Prime Minister Theresa May secured Cabinet backing on a new softer Brexit strategy at the cost of high-profile resignations, evidence of deep discord within government. A soft Brexit or no Brexit remain the most likely scenarios, says Scope Ratings.
The resignations of Brexit Secretary David Davis and Foreign Secretary Boris Johnson have cast a dark shadow over the Brexit process if nothing else, signalling potentially more lasting change in the government’s negotiation strategy.
While many Brexiteers are dissatisfied with the latest proposal, their dilemma remains whether they can: i) bring about a change in Conservative Party leadership, even if they force a confidence vote; and ii) even if they are able to, wouldn’t a new Prime Minister face the same lack of a parliamentary majority for anything except soft Brexit?
Ms May’s revised proposal seeks to maintain the status quo in the single market for goods along with a ‘Facilitated Customs Arrangement’ with the EU, intended to remove the need for a hard border in Ireland. However, the proposal opens to greater divergence on services, meaningful for a (services) sector that accounts for 79% of the UK economy and 45% of UK exports.
“On the one hand, the plan may be interpreted as a move that increases the chances of a deal, especially should the UK now be willing to sign on to the EU’s ‘backstop’ on the Irish border (which effectively would ensure the whole of the UK remains in the customs union),” says Dennis Shen, UK sovereign analyst at Scope. “On the other hand, the distance between the EU and UK remains wide.”
The latest strategy, details of which are due to be published in a white paper, is unlikely to represent a workable arrangement given the implicit division of the single market between goods and services, ending free movement (though the UK proposes a ‘mobility framework’), the proposal for an independent arbiter (rather than sole reliance on the European Court of Justice) and concerns still around the practicalities of the customs proposal. In addition, the UK reserves the right not to incorporate EU rules into the UK’s legal order, so membership of the single market for goods could balance on a knife’s edge.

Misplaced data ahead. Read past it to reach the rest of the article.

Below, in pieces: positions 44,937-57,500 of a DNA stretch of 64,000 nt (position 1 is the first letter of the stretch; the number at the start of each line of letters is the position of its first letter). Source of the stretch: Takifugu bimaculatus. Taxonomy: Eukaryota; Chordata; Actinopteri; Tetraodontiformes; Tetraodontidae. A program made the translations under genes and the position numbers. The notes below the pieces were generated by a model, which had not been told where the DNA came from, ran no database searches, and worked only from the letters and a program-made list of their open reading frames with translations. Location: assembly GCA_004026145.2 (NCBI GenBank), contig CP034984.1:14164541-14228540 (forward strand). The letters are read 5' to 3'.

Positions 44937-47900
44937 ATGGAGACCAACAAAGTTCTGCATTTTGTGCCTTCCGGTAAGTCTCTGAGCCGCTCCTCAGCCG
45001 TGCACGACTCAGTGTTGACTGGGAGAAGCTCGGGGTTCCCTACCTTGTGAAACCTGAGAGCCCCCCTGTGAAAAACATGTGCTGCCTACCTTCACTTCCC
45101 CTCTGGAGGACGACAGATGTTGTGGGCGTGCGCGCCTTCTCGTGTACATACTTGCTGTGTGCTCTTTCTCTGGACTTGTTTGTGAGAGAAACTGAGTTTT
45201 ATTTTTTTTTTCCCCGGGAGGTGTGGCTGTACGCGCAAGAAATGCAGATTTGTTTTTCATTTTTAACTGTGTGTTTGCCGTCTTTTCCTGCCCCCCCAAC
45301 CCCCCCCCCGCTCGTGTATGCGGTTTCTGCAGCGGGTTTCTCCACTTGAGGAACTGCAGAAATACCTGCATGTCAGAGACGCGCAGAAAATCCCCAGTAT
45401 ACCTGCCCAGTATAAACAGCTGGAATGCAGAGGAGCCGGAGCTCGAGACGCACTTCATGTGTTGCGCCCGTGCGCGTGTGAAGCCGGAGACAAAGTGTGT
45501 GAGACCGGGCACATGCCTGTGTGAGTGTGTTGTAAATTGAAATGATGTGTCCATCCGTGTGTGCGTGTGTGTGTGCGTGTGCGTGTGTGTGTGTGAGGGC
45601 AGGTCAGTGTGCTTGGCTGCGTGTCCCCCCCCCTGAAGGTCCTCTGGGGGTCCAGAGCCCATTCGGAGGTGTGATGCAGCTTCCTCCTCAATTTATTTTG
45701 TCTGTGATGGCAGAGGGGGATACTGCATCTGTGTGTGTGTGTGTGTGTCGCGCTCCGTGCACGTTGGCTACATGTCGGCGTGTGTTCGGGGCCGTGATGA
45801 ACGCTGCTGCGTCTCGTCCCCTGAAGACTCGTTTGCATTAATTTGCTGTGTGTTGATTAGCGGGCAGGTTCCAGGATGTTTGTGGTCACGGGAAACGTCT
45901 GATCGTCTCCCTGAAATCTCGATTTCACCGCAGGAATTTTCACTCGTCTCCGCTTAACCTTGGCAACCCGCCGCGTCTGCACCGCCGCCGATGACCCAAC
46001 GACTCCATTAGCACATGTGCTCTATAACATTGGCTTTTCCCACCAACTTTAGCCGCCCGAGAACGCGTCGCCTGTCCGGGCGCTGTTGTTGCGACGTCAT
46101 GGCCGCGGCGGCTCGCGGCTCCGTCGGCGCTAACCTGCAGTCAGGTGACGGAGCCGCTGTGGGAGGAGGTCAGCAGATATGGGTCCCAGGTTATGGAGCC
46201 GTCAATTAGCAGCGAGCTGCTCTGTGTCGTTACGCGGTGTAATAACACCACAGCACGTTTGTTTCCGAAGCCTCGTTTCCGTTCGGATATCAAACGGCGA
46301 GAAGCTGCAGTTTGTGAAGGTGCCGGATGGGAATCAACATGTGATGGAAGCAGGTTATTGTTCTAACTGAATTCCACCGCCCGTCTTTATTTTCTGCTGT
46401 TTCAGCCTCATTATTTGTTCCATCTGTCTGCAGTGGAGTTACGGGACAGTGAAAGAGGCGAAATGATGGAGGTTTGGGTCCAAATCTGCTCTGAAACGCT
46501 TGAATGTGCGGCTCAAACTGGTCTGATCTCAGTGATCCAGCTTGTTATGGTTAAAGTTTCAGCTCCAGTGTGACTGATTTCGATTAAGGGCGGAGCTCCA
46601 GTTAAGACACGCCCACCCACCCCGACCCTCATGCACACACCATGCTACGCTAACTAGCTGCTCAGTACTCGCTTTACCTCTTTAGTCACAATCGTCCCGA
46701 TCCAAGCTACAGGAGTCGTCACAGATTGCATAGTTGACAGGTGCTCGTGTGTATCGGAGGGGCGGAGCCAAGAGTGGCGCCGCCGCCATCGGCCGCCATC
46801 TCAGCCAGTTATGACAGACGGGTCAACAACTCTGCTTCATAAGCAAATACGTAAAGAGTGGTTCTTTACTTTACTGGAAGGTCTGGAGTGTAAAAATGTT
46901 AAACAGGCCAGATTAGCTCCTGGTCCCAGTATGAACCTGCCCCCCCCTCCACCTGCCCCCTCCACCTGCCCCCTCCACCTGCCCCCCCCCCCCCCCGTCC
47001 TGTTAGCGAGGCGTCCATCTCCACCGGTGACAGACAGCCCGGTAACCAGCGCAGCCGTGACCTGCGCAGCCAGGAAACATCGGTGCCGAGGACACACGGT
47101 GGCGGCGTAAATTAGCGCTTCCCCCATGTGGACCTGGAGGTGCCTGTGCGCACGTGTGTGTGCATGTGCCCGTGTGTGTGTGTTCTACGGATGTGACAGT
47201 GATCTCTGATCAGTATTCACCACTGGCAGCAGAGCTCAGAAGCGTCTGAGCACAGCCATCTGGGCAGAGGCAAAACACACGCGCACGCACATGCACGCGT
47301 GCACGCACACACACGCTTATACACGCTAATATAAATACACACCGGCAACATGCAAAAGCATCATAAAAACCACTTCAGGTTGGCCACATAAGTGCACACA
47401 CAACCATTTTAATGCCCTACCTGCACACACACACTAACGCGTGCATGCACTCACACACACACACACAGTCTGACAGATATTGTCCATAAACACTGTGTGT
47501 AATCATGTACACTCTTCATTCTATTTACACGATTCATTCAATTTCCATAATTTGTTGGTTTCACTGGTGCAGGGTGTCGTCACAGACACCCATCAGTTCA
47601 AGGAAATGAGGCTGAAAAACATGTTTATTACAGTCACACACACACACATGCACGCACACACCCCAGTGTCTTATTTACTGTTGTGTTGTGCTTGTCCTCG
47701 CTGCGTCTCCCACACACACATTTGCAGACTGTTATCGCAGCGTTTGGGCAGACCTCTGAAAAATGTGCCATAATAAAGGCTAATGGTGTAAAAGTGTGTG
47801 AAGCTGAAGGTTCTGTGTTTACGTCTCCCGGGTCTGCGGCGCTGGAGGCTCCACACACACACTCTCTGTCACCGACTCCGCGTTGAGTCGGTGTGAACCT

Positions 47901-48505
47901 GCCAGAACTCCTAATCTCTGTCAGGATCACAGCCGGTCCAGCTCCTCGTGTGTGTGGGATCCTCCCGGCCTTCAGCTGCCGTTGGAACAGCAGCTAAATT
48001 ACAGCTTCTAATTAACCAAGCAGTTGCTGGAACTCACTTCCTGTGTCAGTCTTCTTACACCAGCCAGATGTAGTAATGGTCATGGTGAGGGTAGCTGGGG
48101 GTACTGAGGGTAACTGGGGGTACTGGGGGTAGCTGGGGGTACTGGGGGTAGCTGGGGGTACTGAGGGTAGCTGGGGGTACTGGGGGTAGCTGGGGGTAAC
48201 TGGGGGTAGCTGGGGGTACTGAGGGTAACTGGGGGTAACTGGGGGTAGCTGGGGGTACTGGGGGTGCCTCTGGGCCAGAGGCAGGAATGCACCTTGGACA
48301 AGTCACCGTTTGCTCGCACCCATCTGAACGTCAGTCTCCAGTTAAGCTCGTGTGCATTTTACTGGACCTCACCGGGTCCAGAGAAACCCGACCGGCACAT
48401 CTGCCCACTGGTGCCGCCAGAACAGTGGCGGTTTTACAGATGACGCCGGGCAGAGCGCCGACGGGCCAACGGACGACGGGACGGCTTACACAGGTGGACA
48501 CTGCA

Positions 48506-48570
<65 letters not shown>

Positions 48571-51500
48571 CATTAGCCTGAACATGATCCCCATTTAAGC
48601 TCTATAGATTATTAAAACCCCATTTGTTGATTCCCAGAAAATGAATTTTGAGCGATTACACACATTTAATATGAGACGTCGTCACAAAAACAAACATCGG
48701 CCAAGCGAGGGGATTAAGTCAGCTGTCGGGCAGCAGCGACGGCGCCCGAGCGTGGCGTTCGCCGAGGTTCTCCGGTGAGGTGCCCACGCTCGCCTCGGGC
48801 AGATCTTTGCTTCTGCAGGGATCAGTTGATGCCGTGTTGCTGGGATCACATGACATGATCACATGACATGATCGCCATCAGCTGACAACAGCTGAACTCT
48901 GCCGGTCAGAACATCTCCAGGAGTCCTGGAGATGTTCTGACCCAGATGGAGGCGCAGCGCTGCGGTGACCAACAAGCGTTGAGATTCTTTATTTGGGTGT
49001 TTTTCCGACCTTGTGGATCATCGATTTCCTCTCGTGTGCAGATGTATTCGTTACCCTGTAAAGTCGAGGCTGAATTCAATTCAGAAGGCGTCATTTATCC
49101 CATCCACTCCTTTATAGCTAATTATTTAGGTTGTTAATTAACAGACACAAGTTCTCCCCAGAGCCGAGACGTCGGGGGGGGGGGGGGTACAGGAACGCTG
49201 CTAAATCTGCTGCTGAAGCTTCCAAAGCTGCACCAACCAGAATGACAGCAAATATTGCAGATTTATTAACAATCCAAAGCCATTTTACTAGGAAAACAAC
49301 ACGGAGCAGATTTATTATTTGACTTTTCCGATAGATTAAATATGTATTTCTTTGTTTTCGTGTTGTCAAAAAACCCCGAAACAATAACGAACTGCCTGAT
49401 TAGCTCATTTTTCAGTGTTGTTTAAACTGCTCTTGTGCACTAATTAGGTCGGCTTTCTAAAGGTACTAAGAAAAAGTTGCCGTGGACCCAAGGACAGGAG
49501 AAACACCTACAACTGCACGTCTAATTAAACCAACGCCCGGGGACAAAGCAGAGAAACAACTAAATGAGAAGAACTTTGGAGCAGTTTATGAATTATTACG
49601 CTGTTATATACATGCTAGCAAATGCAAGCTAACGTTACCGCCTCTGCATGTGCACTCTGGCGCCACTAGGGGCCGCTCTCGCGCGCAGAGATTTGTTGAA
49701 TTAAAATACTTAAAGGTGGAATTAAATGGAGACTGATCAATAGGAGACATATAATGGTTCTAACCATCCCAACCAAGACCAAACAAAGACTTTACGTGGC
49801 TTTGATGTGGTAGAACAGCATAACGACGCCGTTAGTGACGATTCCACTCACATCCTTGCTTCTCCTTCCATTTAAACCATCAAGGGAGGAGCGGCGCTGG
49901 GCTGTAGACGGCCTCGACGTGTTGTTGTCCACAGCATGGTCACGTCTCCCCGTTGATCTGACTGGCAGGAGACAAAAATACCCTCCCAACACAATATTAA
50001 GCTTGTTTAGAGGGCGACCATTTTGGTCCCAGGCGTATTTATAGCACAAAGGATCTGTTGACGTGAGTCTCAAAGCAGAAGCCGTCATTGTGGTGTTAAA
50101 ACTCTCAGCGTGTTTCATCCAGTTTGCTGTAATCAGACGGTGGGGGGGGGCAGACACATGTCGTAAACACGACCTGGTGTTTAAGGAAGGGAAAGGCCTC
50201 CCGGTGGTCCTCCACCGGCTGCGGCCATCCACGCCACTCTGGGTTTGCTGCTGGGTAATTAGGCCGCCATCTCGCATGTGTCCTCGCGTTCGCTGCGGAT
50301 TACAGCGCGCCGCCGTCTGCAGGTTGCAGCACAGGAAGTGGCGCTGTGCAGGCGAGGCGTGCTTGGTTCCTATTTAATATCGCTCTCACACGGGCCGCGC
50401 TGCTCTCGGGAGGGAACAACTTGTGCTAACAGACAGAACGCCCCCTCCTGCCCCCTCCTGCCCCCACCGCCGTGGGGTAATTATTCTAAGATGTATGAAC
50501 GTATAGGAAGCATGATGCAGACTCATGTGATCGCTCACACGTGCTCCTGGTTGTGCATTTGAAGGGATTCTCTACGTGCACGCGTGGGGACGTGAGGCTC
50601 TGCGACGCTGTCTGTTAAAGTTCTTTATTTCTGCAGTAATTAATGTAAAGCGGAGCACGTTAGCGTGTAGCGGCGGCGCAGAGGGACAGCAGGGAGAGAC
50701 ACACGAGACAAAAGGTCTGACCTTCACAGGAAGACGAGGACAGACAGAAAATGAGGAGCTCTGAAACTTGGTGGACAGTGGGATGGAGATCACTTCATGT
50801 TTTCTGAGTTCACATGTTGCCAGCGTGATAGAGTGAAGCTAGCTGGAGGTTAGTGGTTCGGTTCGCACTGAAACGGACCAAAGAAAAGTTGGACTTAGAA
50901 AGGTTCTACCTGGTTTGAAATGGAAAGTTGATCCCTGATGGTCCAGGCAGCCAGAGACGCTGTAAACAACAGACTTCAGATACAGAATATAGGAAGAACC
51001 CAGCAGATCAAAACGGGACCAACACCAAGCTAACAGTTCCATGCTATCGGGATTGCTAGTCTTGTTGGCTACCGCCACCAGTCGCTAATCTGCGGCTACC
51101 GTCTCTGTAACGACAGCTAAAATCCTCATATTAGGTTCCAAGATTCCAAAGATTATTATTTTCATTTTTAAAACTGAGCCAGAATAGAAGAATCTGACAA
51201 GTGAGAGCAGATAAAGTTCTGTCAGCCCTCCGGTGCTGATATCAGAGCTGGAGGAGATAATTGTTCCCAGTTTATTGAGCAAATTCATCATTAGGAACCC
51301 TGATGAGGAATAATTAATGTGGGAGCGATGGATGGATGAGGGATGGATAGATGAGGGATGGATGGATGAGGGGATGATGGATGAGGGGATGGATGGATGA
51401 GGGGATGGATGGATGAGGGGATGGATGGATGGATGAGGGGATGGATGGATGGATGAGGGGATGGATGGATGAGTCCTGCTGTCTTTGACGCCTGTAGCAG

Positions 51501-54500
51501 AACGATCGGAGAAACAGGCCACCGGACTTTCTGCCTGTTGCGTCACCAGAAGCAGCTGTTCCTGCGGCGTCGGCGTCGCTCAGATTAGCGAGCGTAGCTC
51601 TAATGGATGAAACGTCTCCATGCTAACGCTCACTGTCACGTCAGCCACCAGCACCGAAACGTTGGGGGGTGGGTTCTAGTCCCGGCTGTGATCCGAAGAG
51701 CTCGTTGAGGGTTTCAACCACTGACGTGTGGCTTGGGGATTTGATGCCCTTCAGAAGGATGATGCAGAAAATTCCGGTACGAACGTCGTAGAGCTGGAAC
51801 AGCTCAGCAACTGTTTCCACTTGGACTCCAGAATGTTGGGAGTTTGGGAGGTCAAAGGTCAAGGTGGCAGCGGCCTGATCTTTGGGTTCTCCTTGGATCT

Scope outlined its view in August 2017 that the most likely end-state is either an eventual soft Brexit (Scope’s baseline) or a no-Brexit (‘Breversal’) scenario, rather than hard Brexit. This owes to the inherent complexity of the exit negotiations that hinders a successful ‘hard’ Brexit under any near- to medium-term horizon, as well as meaningful pressures stemming from parliament, the devolved administrations, the EU, UK civil society and business for a softer approach.
Importantly, despite lingering differences with the EU, the UK has currently just to conclude a legally binding divorce deal, which is almost there except for the Irish border issue, plus a non-binding agreement on what the two sides envision in a future relationship. Here, the primary test now to exiting the EU on March 29, 2019 (and entering a near-identical transition) is on whether a common vision on a future relationship can be agreed on that simultaneously convinces both the UK Parliament and European policy makers. And if, alternatively, such an acceptable arrangement cannot be found before March 2019 and/or political instability accentuates in the UK, an extension of Article 50 (and the UK’s status inside the EU) is on the table (which requires the unanimous decision of the EU-28), even if it would be hard to digest.
“In any case, uncertainties surrounding Brexit will endure well past March 2019,” concludes Shen.
Scope assigns an AA rating with a Negative Outlook on the UK. Scope has outlined that the rating implications under each of three core scenarios – soft, no and hard Brexit – depend on the path of Brexit negotiations, how much uncertainty is generated prior to any end-state, and how much policy regression occurs meanwhile. Scope’s next review date on the UK’s sovereign rating comes on 10 August.